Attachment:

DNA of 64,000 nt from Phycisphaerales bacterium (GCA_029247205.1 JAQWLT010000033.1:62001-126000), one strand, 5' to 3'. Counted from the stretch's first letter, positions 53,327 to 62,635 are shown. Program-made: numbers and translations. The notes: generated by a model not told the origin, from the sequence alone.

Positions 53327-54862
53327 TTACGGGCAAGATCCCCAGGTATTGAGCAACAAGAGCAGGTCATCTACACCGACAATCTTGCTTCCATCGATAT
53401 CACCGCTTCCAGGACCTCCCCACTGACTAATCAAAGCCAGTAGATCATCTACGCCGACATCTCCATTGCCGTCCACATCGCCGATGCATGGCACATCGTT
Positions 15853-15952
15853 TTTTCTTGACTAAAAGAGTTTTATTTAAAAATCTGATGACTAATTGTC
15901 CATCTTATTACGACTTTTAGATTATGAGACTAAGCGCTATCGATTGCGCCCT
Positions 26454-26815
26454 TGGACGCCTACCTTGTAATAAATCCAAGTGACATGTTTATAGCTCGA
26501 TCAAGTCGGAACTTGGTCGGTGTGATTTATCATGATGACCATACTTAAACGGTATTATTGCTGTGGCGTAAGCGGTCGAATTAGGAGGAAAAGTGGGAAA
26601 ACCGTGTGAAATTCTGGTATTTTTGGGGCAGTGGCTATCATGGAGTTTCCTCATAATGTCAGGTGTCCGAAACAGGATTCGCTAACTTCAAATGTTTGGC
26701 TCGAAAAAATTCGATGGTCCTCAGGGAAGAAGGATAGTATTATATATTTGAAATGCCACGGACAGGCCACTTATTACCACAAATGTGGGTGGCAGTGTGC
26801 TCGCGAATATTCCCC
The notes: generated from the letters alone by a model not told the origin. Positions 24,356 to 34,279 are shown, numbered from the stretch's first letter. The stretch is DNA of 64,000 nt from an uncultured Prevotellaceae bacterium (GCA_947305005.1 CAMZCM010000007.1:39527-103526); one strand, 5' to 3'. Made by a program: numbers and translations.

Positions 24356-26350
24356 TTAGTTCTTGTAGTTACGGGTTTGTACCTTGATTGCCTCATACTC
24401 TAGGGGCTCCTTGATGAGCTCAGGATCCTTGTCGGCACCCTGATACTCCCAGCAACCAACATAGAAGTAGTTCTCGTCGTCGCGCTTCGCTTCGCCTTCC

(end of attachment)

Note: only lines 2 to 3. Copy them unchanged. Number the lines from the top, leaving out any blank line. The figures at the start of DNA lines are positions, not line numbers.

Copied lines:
Positions 53327-54862
53327 TTACGGGCAAGATCCCCAGGTATTGAGCAACAAGAGCAGGTCATCTACACCGACAATCTTGCTTCCATCGATAT